After reading Martin’s post about the SW Seattle service changes here, here and here I wanted to add a few comments about transfers. Basically, not all transfers are equal. I know this is pretty basic but this point gets overlooked a lot, especially in places like Seattle, where few routes have less than 10 minute headways. Ever ask how to get somewhere by bus and be told to “take route # to ___ and transfer to blah blah blah blah blah”? Yeah you kind of glaze over and zone out when they say transfer. In these circumstances lots of people decided to drive, take a taxi or don’t even make the trip.
In technical circles this is call a “transfer penalty” and is a number that is factored into a transportation demand modeling disutility function (for more info go to one of my old post on mode choice modeling over at Orphan Road). This transfer penalty is relatively high and is why many small and medium sized transit systems try to maximize the number of trips that can be made without transferring. This is also one reason, among many, why many transit planners don’t believe in circulator routes. They force riders to transfer and riders hate that. So its pretty easy to see why both riders and transit planners trend to be skeptical about changing one seat based systems to transfer based systems.
However, like most things, its not that simple. First, the mode has an impact on transfer rates. Riders are more likely to prefer a rail-to-rail or bus-to-rail transfer over a rail-to-bus transfer even if rail and bus take them to the same place. Riders are simply more comfortable on trains. You might become acutely aware of this while you are traveling. Tourist hate buses and love trains. While in NYC a few weeks ago, I took the subway from Brooklyn into Manhattan, and then back out to Brooklyn. I know there were buses which probably were faster, but it was so much easier and I knew I wouldn’t get lost.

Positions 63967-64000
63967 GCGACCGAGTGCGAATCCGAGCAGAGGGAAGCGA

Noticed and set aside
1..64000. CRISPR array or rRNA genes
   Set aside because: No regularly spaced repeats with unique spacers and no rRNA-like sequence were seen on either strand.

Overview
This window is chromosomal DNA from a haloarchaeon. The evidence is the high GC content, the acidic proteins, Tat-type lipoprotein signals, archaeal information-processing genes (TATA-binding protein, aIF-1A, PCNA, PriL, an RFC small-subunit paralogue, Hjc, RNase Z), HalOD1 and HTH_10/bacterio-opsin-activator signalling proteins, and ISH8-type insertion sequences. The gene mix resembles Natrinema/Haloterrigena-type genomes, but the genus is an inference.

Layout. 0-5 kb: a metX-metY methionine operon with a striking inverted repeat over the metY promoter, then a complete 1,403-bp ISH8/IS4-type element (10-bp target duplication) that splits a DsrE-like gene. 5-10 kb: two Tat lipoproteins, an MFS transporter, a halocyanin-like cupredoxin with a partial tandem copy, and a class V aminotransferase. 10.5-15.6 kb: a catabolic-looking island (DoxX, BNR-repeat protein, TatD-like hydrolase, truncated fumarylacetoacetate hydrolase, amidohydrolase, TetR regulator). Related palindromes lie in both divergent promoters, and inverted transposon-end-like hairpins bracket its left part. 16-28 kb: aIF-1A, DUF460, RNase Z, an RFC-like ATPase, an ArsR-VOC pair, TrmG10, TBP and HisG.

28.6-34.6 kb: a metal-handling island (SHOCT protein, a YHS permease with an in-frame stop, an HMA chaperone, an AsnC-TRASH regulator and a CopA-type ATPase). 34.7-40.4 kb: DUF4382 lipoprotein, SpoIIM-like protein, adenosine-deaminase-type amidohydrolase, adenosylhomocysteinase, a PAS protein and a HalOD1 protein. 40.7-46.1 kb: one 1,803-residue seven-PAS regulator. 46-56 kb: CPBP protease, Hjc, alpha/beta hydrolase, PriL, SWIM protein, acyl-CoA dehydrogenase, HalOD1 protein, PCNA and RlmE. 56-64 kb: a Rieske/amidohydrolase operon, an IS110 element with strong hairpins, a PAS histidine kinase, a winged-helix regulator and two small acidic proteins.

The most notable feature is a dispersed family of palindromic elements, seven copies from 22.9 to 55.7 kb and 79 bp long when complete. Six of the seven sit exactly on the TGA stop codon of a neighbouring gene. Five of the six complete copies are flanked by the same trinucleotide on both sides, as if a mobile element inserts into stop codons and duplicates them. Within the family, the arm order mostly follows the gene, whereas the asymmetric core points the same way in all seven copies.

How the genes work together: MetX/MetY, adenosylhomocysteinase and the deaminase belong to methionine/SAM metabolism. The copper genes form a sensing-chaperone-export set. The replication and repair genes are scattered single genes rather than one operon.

Much more significantly though, the headway length of both transit lines has a huge impact on the willingness (or disutility) of riders to transfer.
When transferring to a line with short headways (ie it comes often, generally less than 6-7 minutes) from a line with short or long headway (Case A and B) the transfer will always be quick and easy. If there is no transfer coordination the average transfer time will be 1/2 of the destination line’s headway. When transferring from a line that has short headways to a line with long headways (Case C) the transfer becomes more problematic. In these circumstances rider information is critical because the total trip duration is determined by the transfer time which is a function of the destination line headway. This would be akin to a trip from Downtown to Seward Park in the afternoon. The last possibility, Case D, can only be address through timed or coordinated transfers. Transfer coordination can be very extensive requiring significant planning or it can simply favor a travel direction.
I point all this out because smart transfer planning and rider information can go a long way in solving some of the concerns that riders have, especially when making significant changes. The major transfer “pain point” for most riders will be the afternoon transfer from LINK to buses (Case C). By providing coordinated transfers between LINK and local buses (with priority in peak direction) and pre-trip information about which LINK train riders should take to minimize transfer time, the transfer experience can be significantly improved without improving bus service headways. At the very least Sound Transit and Metro should work together to provide real-time information at LINK stations for riders not only transferring to LINK but also to buses. OneBusAway already provides this information and hopefully Metro will finally wake up and appreciate how important a service OneBusAway provides. Metro should keep in mind that it is selling a product and tools like OneBusAway, especially in this context, add significant and tangible value for riders. I know it does for me.